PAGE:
Monday, November 28, 2011
Should the potential NBA deal be ratified, the start of a new season will be pro basketball’s gift to the world. Understanding the terms of the deal and whether the players’ union or owners won probably mattered less to most fans than how their home team was going to do in the coming year. Interestingly, with other sports like the NFL, NHL and college basketball to watch, the need for the regular NBA season didn’t seem as crucial.
Watching two groups fight about splitting billions of dollars was more than a little irritating but in the coming month, another money struggle will hit closer to home. On January 1st, Medicare payments to physicians are scheduled to decrease by 27.4%. It seems like a lot because it is and Peter Carmel, the president of the American Medical Association, warns that it ” will force many physicians to limit the number of Medicare and TRICARE patients they can care for in their practices( http://www.ama-assn.org/ama/pub/news/news/2011-11-21-deficit-committee-failure-medicare-cut.page). No doubt, this is just another spitting match between the rich members of Congress on one side and the rich doctors on the other, except that numbers seem to say that doctors who take care of elderly Medicare patients aren’t getting rich. In 2011, if you went to see your doctor for a routine visit, Medicare would pay $19.79, $41.54 or $69.11 depending on the length and complexity of the medical problems but in 2012 that would drop by more than a quarter. By comparison, the average price for a single NBA ticket ranged from $17 to watch the Utah Jazz to $246 for the LA Lakers. If only your doctor could dunk a basketball.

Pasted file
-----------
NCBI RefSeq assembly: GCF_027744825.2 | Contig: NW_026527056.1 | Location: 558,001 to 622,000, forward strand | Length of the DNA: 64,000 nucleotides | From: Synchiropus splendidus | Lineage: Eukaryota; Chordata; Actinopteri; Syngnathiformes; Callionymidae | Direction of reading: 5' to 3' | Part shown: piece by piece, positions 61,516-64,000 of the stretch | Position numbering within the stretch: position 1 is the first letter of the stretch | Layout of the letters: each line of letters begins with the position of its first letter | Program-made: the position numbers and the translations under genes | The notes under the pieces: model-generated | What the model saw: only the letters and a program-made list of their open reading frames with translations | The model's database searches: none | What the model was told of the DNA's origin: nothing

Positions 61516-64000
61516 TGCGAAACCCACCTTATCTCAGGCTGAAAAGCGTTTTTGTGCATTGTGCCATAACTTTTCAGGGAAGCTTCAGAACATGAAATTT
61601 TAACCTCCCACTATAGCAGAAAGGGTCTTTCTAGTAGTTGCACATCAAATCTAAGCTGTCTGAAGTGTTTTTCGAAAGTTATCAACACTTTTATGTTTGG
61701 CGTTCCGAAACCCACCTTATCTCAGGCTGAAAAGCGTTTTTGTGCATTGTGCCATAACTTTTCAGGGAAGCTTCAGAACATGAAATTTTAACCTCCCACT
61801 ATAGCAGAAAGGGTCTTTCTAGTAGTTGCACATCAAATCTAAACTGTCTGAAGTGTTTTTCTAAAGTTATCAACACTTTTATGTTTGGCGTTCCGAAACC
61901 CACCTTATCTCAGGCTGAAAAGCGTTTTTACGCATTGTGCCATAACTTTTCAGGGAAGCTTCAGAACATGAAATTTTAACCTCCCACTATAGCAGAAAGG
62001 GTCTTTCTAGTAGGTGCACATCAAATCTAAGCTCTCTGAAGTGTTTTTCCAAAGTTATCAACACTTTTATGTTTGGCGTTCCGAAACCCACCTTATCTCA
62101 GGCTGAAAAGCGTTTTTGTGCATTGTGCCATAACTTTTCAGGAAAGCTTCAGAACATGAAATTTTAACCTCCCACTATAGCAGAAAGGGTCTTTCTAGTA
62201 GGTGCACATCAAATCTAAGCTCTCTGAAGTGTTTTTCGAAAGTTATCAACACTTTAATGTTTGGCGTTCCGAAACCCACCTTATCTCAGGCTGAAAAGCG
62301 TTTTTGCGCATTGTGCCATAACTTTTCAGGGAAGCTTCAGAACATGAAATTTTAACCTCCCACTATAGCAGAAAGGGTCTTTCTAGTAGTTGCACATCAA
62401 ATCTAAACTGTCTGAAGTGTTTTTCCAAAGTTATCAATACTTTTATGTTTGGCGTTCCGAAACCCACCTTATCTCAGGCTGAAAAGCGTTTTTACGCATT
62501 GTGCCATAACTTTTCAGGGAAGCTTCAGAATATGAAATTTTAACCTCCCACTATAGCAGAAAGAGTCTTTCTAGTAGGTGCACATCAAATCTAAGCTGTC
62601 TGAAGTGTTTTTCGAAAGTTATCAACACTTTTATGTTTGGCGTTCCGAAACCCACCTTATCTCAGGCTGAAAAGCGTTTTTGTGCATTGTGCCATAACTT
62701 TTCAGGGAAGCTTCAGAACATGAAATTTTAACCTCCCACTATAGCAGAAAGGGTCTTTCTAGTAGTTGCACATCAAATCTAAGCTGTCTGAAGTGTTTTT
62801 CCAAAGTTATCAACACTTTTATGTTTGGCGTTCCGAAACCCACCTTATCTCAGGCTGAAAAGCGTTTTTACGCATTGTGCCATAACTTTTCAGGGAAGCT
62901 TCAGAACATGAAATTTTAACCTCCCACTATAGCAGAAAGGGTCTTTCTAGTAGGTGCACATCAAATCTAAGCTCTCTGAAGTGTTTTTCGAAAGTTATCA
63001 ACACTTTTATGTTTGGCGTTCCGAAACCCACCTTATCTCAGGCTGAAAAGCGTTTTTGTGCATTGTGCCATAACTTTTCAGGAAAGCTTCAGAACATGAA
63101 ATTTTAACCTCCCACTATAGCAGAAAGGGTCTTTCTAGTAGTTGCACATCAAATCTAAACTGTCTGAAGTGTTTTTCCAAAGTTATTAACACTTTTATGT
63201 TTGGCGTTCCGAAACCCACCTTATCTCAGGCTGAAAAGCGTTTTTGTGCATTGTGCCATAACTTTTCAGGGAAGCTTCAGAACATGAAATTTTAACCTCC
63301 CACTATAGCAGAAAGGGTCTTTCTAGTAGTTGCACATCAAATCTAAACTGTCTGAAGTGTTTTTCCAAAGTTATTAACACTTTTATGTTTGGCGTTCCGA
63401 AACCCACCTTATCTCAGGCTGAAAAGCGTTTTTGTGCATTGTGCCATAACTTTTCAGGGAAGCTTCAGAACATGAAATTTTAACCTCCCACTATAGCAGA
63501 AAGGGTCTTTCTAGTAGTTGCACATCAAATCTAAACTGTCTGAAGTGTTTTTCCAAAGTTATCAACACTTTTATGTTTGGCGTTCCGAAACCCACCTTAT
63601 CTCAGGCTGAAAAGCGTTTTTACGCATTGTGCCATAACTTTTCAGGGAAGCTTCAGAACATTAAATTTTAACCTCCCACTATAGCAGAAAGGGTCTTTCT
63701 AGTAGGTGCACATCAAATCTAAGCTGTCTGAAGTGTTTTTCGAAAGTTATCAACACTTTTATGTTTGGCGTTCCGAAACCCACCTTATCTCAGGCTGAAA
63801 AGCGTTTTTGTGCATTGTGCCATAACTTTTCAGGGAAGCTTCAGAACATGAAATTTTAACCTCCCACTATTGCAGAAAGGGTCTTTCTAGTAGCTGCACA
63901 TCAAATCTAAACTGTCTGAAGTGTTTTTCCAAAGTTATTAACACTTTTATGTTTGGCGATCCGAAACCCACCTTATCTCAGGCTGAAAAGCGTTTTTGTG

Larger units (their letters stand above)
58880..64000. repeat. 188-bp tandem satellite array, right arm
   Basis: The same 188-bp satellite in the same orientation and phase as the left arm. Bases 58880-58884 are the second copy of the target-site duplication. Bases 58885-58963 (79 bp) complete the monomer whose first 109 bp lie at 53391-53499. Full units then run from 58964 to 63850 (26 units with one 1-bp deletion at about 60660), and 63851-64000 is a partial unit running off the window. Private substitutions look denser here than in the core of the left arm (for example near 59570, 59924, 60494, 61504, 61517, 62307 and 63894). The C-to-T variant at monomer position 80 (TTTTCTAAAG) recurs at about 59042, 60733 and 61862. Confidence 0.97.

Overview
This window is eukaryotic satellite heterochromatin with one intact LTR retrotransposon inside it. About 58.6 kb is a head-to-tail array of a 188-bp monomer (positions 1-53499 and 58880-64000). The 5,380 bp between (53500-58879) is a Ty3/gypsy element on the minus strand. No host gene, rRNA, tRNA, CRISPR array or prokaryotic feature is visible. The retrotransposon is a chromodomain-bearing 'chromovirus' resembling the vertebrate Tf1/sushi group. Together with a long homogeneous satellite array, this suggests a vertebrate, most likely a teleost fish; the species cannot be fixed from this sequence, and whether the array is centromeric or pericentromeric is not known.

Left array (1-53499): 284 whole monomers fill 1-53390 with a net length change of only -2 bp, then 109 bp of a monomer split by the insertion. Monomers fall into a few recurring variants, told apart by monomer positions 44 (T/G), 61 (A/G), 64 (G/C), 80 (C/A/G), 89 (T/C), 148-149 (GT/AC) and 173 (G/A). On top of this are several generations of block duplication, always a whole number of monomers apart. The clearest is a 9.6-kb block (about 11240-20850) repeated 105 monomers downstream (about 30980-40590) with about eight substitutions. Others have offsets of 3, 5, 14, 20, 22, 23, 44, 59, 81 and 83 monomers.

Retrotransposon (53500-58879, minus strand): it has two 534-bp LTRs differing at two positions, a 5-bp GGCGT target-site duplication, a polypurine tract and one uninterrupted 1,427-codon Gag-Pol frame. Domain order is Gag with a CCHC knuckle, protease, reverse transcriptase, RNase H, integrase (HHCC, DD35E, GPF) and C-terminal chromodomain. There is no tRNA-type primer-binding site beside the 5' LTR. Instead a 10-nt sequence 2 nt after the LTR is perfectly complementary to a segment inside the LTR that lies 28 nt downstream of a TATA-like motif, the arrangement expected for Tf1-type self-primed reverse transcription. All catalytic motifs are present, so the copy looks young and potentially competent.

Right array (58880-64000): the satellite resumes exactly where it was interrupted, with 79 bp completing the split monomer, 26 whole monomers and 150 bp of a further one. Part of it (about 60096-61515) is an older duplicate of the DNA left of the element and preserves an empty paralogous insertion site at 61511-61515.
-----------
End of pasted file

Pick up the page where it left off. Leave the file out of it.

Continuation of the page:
Brinksmanship brought about an NBA deal and with it, Christmas basketball. The same scenario may play out for physician pay. For the past 12 years, Congress has rolled back the pay cuts before the January 1st deadline, but this is the same Congress that could not compromise on debt reduction and budget compromise. It will be an interesting ethical question that some doctors will face. If each Medicare patient costs more to care for than the payment received, should that patient be refused care? Or should the fee charged to look after non-Medicare patients be increased?
It’s hard to get excited about doctors who complain about not making enough money. But a hierarchy exists in medical pay just like the NBA. There are a few superstars who make a lot of money and then there is the rest of the team are well off but are certainly not rich. In medicine, it’s the surgeons who are the superstars. Depending upon where in the country they practice, their income can average more than a half million dollars a year. Primary care providers, like pediatricians, family practice and internal medicine doctors earn about $150,000.
There is a consequence to this earning divide. Medical students are choosing higher paying specialties over primary care and this change in the medical labor force will mean that there may be fewer doctors available to look after an aging American population. A 2011 study published in the Archives of Internal Medicine surveyed medical student attitudes in 1990 and 2007 and found that those preferring a career in primary care fell from 57% to 33%. The conclusion: “Persistent unfavorable perceptions of income disparity, workload, and stress appeared to counter the gains from perceptions of meaningful work”. (Arch Intern Med. 2011;171:744-749).
Show me the money was Jerry Maguire’s mantra and it seems that business news keeps creeping into both the sports and medical section of the news. Scores and statistics take a second row to newly minted free agent announcements. Medical discoveries take a backseat to ads touting the advantages of different Medicare plans. Somehow life was easier when it was the other way round.